Increased protection for workers at small grain-handling facilities in Illinois with 10 or fewer employees is one of the major benefits expected from a new agreement between OSHA and the Grain and Feed Association of Illinois (GFAI). The partnership will expand outreach efforts to increase knowledge among grain-handling facility operators of safety controls for hazards associated with the industry. In addition, because it includes facilities with 10 or fewer employees, the agreement promises increased protection to workers in small facilities.
OSHA Chicago Regional Administrator Michael G. Connors says that by working together through the partnership, OSHA and GFAI "will go beyond what either party can do alone."
OSHA and EPA Join Forces
OSHA and the U.S. Environmental Protection Agency recently agreed to work together to pursue their goals of recognizing and rewarding environmental and safety and health leadership. The agencies signed a memorandum of agreement recognizing their shared vision of building partnerships with industry and public entities to encourage top performance in these areas through OSHA's Voluntary Protection Programs and EPA's National Environmental Performance Track program.
OSHA and EPA agreed to coordinate their efforts to increase the efficiency and effectiveness of their programs that encourage industry to go beyond minimal compliance with standards. The agencies pledged to work together to recruit facilities into both programs and recognize facilities that participate in both programs. They also agreed to communicate regularly to share program policies, procedures, and lessons learned.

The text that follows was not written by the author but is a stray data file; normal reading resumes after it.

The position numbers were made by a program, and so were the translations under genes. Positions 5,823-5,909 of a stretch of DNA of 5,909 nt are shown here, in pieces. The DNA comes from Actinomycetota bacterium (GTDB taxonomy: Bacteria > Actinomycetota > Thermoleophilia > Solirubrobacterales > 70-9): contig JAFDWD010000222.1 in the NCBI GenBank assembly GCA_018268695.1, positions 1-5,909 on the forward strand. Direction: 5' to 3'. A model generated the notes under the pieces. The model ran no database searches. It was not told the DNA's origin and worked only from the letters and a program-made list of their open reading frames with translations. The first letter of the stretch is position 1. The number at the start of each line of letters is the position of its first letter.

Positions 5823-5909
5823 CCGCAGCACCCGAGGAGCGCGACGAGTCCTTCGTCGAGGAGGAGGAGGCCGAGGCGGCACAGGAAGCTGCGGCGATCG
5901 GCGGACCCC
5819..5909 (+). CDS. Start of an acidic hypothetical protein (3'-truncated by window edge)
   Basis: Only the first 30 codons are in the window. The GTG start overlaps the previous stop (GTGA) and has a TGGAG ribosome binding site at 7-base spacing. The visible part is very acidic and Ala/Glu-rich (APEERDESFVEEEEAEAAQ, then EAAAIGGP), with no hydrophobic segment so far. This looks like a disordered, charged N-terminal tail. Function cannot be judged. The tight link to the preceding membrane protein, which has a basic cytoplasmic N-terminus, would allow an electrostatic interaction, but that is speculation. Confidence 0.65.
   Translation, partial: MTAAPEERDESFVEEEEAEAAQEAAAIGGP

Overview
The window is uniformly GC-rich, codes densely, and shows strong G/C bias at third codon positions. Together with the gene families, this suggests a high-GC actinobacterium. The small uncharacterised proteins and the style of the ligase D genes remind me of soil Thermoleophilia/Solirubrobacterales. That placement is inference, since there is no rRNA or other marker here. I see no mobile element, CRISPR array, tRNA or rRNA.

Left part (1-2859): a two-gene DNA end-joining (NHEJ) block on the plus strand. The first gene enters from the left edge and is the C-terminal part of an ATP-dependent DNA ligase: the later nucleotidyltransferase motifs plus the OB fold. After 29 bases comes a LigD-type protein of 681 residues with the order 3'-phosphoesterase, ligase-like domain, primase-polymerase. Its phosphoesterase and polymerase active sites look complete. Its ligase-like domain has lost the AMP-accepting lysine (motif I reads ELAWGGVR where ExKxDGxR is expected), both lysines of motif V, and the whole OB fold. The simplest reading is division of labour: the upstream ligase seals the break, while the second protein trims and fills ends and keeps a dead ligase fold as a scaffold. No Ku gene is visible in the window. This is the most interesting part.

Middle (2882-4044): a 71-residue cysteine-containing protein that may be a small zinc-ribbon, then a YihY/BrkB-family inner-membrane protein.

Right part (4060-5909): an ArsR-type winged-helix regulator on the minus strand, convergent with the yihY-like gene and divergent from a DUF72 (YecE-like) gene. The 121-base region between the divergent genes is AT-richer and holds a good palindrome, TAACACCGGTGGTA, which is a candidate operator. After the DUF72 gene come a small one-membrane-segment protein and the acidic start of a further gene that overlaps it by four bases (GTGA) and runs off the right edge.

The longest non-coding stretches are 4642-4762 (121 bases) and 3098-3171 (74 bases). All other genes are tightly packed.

CCHEST Signs Training Agreement
OSHA and the Council on Certification of Health, Environmental and Safety Technologists (CCHEST) have signed a voluntary agreement to acknowledge the Safety Trained Supervisor in Construction (STSConstruction) certification issued by CCHEST.
"This agreement enables OSHA to recognize a certification that verifies the safety and health knowledge of individual supervisors on construction sites," says OSHA Administrator John L. Henshaw. "We are delighted to encourage the promotion of safety and health at construction worksites through such programs as this certification program of CCHEST."
The certification provides an independent assessment of safety and health knowledge covered by the STS-Construction certification process. Intended for first-line supervisors, the program ascertains safety education, training, and construction experience. It includes a written examination to verify that those construction supervisors who meet the stringent criteria for certification also possess knowledge and experience that contribute to achieving safe worksites.